The Super Committee appointed after the debt reduction fisaco this summer appears unsuccessful. At the heart of the debate over spending and taxes, there is a core ideological difference.
Democrats want to hike taxes. Republicans want to cut spending and forego tax increases, but some committee members like Sen. Pat Toomey (R-Penn.) did agree to certain changes in the tax code that would have generated more tax dollars. Democrats refused Toomey’s compromise.
Implausibly, the committee ignored Sen. Tom Coburn’s (R-Ok.) report Back in Black.
The taxes vs. spending cuts battle is nothing new. President Bill Clinton sparred often with then Speaker of the House Newt Gingrich over the same principles. In a backgrounder (No. 928) published in 1993, the Heritage Foundation disclosed [boldface added]:
“A Joint Economic Committee report found that every dollar of higher taxes since 1947 has resulted in $1.59 of higher spending. This statistical survey is supported by recent history. Tax increases in 1982, 1984, 1987, and 1990 all were enacted for the alleged purpose of deficit reduction. In every case, however, the deficit rose the following year because lawmakers could not resist the temptation to spend the expected new revenues.”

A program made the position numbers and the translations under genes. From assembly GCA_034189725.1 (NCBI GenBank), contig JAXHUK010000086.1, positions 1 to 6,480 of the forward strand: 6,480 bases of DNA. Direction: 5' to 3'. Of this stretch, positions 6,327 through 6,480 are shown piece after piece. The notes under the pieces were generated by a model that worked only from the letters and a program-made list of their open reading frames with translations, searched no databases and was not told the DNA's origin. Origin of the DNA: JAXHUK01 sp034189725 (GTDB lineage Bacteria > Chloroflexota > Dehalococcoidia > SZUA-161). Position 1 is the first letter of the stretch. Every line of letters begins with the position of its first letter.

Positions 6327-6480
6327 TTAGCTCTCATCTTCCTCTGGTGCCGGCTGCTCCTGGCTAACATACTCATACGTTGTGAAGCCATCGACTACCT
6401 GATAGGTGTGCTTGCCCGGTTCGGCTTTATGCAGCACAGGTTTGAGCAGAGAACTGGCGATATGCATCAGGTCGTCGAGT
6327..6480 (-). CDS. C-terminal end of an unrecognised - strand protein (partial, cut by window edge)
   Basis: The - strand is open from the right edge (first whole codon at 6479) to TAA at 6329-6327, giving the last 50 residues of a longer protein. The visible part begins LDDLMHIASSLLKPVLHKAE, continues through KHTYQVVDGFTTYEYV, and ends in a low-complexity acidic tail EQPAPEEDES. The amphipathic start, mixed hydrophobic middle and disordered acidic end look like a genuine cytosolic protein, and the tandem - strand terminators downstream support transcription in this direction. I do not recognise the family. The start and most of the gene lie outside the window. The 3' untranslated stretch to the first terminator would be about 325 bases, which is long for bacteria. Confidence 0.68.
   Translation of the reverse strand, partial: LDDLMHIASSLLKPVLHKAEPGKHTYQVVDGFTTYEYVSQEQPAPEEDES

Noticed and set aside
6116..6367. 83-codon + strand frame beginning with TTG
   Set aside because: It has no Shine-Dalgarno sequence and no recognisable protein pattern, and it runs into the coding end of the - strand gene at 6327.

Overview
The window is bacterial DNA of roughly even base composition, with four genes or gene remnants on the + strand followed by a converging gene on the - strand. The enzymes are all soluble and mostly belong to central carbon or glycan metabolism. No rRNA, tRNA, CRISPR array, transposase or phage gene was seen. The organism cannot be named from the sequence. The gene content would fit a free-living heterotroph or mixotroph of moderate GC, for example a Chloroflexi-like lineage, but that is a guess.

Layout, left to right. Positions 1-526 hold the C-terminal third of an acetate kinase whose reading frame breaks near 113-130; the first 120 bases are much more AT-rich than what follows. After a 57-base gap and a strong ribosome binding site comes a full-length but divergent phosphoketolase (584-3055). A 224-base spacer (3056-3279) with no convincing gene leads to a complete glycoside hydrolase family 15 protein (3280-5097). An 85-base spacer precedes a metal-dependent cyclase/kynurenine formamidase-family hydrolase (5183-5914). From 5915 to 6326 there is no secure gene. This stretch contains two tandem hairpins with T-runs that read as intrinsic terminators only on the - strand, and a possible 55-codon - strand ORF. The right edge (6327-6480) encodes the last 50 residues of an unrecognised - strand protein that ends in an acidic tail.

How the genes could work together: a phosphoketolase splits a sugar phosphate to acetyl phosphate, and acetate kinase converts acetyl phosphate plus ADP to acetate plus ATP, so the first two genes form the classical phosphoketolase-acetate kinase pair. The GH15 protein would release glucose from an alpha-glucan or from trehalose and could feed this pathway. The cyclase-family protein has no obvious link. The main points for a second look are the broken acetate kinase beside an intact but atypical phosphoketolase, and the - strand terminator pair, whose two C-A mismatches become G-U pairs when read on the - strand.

Gingrich did make history as Speaker by succeeding with his budget balancing goals, but there was a backlash from the status quo, including members of his own party. Some of those Republicans are no longer in Congress; some remain.
Ironically Coburn, who was not a Super Committee member, prepared a well-researched report revealing trillions in potential cuts that would not affect the economy or Main Street in a negative manner.
Coburn’s Back in Black proposal offered $9.032 trillion in cuts. One example of tax loopholes gone awry is the $1 billion in tax breaks for Hollywood movie producers. Others include tax breaks for recipients of the taxpayer funded bailouts. Coburn also found that large businesses were abusing loan programs in the Small Business Administration, disadvantaging small businesses. Coburn noted that the Inspector General found more than $2 billion in improper payments for one type of SBA loan.
Gingrich, now a frontrunner among Republican candidates for president, called the Super Committee “about as dumb an idea as Washington has come up with in my lifetime.” Gingrich said forcing us to choose between gutting our military or accepting a tax increase is like someone asking if you’d rather be shot in the head or have your leg cut off.
Numerous accounts in media suggest the Super Committee might have been given a more apt name—the ‘Stupor Committee.’ Coburn’s Back in Black would have been an excellent guide and the research was already in place, based on data provided by government agencies.